BioKG: “Strategic Planning of the Small Grants Programme of the Global Environmental Fund”
This article has been translated and re-published from BIOKG.
A working meeting on “Strategic Planning of the Small Grants Programme of the Global Environmental Fund” was recently organised with the support from the University of Central Asia’s Mountain Society Research Institute. The Environmental Fund has been implementing a Small Grants Programme since 2001. Currently the programme is in its 7th phase. The participants of the meeting included representatives of NGOs, government structures, the Academy of Sciences (Institute of Biotechnologies), experts, and they shared their opinions and suggestions regarding approaches to how to put together and implement small grants.
The programme seeks to address a number of issues – decreasing anthropogenic pressure on habitat, maintaining biodiversity, promoting alternative income-generating activities. The meeting included several presentations about the progress that the programme has made over the course of the recent years.
Each group provided rationale for their recommendations, answered questions of the participants and the organisers. All these materials will be carefully reviewed and taken into account during preparation of the plan for 7th phase of Small Grants Programme.
The University of Central Asia's Mountain Societies Research Institute, within UCA's Graduate School of Development, is the key partner of the Global Environmental Fund (GEF) in terms of developing the country strategy for the new phase of the Small Grants Programme.
GEF operates in 183 countries to address the most pressing problems of the global environment related to biodiversity, climate change, land degradation, chemical compounds and international waters. “One of the key elements in implementation of the four-year 7th phase of GEF’s SMG is to develop a landscape approach, enabling the program to select one or more landscapes and respective communities that will receive grants to implement their projects,” said Maksim Kulikov, Research Fellow of the Mountain Society Research Institute and the coordinator of the Strategy Development Working Group.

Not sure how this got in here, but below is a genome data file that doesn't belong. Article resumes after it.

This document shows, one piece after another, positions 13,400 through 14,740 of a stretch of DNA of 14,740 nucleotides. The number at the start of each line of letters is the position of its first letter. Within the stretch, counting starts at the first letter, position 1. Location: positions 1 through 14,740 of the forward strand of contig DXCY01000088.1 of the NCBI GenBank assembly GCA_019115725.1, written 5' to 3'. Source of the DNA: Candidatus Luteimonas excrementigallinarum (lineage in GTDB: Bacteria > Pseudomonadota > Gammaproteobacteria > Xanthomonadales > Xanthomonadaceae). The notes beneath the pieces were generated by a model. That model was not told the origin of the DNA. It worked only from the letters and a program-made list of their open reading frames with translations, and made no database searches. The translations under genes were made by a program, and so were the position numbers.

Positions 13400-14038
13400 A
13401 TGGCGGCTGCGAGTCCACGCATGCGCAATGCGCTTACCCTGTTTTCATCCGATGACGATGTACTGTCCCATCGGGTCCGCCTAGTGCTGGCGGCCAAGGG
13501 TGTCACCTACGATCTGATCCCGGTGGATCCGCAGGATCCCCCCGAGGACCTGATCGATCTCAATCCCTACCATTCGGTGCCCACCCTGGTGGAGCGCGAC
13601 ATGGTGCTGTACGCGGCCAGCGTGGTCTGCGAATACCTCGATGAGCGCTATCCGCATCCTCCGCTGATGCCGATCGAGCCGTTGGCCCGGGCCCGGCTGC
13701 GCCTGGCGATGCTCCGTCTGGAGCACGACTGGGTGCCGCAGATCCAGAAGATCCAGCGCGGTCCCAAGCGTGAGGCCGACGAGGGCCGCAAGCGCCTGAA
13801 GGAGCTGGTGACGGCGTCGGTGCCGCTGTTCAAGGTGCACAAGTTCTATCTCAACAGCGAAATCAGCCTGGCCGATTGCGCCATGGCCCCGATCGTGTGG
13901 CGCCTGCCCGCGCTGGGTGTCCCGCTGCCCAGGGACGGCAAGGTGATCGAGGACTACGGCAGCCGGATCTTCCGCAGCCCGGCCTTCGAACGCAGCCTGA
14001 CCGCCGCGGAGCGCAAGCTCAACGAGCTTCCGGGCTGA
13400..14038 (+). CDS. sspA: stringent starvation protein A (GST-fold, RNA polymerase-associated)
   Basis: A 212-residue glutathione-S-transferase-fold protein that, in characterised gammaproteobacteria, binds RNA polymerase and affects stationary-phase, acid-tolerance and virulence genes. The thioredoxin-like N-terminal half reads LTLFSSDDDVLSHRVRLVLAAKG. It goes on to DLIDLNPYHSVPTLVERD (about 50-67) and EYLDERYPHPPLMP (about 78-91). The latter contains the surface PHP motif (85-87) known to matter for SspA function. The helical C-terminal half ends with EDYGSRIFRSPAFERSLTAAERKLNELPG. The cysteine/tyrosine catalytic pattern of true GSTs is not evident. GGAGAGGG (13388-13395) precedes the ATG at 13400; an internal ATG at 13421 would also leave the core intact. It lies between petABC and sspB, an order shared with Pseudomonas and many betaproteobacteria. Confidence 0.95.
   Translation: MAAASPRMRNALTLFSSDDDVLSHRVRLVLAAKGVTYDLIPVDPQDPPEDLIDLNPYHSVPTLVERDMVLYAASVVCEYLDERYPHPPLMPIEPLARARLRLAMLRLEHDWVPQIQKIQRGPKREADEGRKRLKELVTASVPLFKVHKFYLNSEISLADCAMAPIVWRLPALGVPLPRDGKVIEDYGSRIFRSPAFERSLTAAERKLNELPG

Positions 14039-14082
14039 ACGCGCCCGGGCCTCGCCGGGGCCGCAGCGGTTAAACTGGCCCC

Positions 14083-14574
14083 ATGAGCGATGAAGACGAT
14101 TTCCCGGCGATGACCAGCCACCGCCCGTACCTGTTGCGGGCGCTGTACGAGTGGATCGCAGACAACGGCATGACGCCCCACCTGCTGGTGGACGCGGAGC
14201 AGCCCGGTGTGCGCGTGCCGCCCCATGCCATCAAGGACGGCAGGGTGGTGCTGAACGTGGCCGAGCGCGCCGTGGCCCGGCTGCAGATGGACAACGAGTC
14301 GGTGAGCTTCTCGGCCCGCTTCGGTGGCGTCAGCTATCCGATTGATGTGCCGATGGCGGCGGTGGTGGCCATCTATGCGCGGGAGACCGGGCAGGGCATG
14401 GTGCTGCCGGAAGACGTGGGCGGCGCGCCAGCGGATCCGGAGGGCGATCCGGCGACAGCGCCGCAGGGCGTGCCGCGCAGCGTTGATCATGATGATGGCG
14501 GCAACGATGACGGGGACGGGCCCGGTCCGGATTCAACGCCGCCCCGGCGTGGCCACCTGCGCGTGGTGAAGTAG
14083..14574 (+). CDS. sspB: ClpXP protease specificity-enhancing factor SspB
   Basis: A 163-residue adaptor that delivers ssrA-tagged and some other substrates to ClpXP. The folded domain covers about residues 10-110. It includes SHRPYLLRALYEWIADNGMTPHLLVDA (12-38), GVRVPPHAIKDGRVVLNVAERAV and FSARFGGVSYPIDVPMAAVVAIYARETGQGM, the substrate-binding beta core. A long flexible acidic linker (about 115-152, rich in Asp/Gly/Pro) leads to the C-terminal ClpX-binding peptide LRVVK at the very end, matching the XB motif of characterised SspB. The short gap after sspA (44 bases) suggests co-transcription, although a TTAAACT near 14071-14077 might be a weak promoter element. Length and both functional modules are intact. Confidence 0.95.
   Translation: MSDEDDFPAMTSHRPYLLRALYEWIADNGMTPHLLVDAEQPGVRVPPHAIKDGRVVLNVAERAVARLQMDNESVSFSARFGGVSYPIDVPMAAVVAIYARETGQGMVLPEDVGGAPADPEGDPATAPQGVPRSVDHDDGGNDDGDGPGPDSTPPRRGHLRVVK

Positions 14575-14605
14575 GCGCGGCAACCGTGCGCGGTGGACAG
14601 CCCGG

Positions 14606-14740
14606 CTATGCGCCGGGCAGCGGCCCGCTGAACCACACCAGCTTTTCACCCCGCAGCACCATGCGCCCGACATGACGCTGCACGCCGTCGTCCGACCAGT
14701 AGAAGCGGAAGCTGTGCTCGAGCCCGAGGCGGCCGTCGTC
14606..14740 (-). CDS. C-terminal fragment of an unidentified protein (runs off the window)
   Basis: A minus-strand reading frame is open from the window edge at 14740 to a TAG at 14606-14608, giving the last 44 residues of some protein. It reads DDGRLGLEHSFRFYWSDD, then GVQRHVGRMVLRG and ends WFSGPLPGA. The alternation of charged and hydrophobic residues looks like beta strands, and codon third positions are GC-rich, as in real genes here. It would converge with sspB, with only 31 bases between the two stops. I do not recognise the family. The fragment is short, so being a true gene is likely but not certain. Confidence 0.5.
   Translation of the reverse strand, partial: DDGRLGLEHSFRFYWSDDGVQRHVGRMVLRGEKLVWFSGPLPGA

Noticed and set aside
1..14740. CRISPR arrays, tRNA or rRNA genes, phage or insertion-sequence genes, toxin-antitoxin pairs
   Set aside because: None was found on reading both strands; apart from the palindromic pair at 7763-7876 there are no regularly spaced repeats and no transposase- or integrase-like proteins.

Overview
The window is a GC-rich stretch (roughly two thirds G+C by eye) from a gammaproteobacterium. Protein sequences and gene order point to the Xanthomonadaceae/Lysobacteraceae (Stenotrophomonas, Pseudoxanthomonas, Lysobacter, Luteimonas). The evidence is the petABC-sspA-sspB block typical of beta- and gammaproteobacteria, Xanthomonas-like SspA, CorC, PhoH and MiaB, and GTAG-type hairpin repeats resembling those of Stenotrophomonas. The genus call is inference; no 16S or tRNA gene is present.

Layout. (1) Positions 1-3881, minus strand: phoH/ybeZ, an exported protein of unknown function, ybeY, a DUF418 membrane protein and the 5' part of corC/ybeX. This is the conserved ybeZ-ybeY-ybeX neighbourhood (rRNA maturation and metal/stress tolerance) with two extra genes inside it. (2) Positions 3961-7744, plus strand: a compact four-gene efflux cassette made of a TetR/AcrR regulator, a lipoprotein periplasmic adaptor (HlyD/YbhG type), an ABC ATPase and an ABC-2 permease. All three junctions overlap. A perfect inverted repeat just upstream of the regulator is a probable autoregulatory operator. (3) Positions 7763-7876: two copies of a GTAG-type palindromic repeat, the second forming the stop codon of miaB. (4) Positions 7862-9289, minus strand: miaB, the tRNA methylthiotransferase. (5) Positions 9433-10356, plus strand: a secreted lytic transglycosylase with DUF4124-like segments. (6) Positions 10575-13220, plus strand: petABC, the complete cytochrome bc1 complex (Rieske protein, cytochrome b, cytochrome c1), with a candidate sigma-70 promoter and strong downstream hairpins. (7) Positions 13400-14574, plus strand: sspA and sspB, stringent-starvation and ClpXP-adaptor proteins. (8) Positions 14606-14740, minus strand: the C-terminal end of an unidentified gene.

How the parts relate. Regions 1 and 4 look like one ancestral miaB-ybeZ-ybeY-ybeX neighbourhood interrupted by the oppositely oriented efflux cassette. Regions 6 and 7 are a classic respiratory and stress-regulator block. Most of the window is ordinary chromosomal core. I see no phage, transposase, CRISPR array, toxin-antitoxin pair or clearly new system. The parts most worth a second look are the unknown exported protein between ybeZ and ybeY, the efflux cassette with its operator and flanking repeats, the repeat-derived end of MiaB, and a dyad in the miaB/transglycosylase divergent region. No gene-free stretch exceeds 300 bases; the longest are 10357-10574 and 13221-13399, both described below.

In order to determine priority landscapes and areas of work, on 10 March the Institute organised a workshop in Bishkek for 40 representatives of government environment protection agencies, non-government organisations as well as academia. The event included work on mapping the landscapes and ongoing activities of different organisations within the programme-covered territories, so as to avoid duplication and ensure synergies.
According to Nurlanbek Sharshenkulov, Coordinator of GEF SMG in Kyrgyzstan, the goal of providing grant funding to small projects, initiated by local communities from the target landscapes, is to ensure positive impact within the entire territory. The program will also review, analyze and systematize outcomes of the grant activities in order to replicate the best practices in other regions and countries. In Kyrgyzstan, the GEF’s Small Grants Programme was launched in 2001. Since then, it has provided support to 293 projects to the total amount of more than USD 4.6 million.